A Comprehensive Cancer Center Designated by the National Cancer Institute

Community Engagement Programs

The UCCCC's Office of Community Engagement and Cancer Disparities (OCECD) is expanding efforts to serve local communities through research, education, advocacy, and outreach. This is being accomplished through strategic partnerships with various organizations within UChicago, as well as with community-based and faith-based organizations. During fiscal year 2011, the OCECD visited more than 7,000 people at 36 community events.

The UCCCC is committed to understanding the unique needs and attitudes of its neighbors and to creating innovative programs to serve those needs. The OCECD helps fulfill this mission through its many outreach programs.

Innovative Programs

  • Chicago Southside Cancer Disparities Initiative (CSCDI) is a four-year National Cancer Institute P20 grant awarded to the UCCCC, in partnership with Chicago State University (CSU), the largest minority-serving institution in the Midwest, to develop and incorporate a cancer disparities concentration in CSU's Master of Public Health program. See an article in Pathways to Discovery.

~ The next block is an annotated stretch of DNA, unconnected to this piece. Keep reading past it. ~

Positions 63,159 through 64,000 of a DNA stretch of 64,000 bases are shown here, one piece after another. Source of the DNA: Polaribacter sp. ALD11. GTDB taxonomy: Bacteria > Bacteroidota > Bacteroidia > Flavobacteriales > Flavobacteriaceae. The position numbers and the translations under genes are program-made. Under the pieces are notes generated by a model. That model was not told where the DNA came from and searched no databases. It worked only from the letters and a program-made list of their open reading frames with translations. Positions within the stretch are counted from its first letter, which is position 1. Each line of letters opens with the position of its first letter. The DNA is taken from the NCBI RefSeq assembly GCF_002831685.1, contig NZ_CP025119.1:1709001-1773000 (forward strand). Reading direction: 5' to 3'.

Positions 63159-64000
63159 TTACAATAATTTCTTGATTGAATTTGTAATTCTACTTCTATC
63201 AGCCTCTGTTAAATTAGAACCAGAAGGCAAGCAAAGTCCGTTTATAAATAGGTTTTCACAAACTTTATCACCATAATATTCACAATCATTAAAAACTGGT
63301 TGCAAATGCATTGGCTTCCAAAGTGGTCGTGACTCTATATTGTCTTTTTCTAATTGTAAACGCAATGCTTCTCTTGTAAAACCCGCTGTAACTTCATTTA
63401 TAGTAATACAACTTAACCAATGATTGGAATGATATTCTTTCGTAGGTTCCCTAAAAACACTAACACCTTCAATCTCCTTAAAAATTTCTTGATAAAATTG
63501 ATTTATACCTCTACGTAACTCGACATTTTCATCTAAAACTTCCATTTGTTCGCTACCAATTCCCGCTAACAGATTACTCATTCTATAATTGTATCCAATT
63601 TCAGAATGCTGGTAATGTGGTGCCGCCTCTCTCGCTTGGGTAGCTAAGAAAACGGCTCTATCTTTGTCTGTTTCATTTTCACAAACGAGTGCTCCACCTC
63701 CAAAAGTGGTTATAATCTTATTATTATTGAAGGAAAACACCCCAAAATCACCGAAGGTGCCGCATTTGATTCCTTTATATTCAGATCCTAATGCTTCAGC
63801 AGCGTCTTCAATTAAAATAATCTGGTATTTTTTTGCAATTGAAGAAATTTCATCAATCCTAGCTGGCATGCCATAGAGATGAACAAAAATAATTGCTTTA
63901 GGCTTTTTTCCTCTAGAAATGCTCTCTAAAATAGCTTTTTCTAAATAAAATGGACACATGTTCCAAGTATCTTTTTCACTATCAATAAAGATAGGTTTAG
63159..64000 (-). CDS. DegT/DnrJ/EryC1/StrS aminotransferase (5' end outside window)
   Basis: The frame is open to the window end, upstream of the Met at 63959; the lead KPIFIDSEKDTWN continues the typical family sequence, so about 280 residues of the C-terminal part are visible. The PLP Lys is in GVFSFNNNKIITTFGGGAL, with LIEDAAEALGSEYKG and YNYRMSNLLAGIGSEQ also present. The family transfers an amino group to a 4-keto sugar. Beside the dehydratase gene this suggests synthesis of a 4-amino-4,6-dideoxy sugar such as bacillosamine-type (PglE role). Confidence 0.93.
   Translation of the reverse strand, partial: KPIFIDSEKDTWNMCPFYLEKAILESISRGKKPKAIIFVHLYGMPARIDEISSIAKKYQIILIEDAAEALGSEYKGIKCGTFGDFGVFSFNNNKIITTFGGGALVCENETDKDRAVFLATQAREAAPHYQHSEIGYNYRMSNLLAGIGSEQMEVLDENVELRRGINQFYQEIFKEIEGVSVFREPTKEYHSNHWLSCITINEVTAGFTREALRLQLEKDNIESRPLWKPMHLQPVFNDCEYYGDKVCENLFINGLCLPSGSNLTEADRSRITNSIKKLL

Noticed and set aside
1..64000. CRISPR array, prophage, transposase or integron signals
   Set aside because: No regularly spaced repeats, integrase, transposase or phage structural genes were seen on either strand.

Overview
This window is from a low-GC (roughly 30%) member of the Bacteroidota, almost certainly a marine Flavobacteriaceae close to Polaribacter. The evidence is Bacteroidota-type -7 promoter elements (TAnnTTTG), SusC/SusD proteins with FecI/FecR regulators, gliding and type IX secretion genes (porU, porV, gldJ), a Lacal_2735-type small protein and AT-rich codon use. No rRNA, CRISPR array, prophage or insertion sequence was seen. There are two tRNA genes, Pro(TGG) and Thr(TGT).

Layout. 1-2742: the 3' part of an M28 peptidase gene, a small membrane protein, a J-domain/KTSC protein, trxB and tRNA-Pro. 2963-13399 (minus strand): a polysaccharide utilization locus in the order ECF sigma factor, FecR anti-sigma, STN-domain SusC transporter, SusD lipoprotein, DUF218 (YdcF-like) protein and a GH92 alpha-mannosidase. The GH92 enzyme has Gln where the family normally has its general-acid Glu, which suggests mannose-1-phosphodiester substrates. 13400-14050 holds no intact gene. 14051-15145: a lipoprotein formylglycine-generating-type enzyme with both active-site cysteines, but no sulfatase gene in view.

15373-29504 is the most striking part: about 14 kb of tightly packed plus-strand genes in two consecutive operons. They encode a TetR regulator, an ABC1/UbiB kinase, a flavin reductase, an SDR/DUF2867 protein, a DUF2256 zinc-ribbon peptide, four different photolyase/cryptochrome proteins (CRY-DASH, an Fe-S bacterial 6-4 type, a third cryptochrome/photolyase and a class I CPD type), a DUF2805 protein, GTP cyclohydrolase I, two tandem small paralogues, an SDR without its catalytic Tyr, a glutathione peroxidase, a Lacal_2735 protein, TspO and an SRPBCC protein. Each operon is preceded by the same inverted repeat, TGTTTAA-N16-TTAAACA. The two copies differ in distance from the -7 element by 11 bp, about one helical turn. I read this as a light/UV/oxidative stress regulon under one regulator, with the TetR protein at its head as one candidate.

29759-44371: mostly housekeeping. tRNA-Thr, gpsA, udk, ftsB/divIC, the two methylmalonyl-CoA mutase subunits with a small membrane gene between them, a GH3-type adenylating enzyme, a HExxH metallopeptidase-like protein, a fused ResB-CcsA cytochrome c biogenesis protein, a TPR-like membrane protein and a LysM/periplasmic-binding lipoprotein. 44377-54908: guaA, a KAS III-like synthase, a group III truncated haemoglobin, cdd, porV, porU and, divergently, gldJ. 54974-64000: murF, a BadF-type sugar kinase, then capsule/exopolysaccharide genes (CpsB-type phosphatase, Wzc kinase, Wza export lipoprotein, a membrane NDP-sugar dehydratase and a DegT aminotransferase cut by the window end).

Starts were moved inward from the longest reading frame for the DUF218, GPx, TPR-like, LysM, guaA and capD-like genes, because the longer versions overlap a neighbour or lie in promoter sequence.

• Empowering Neighborhood Resources in Combating Health Disparities (ENRICH'D™) is a culturally adapted, patient-centered breast cancer awareness and screening program launched in 2011. The program initially focused on the African American community in Chicago's Roseland neighborhood and the Asian American community in Chicago's Armour Square neighborhood. The OCECD has extended the program’s range, most recently to the Latino community in the Brighton Park neighborhood. See an article in Pathways to Discovery. Read a testimonial.
  • Everyone Developing an Understanding of Cancer Awareness, Treatment, and Education (ED-U-CATE) is a workplace wellness program designed to educate employees about cancer risks, prevention, screening, and treatment options. The OCECD has hosted ED-U-CATE events at a number of Chicago-area corporations and organizations, including PepsiCo, Exelon, and The Chicago Urban League. Read a testimonial.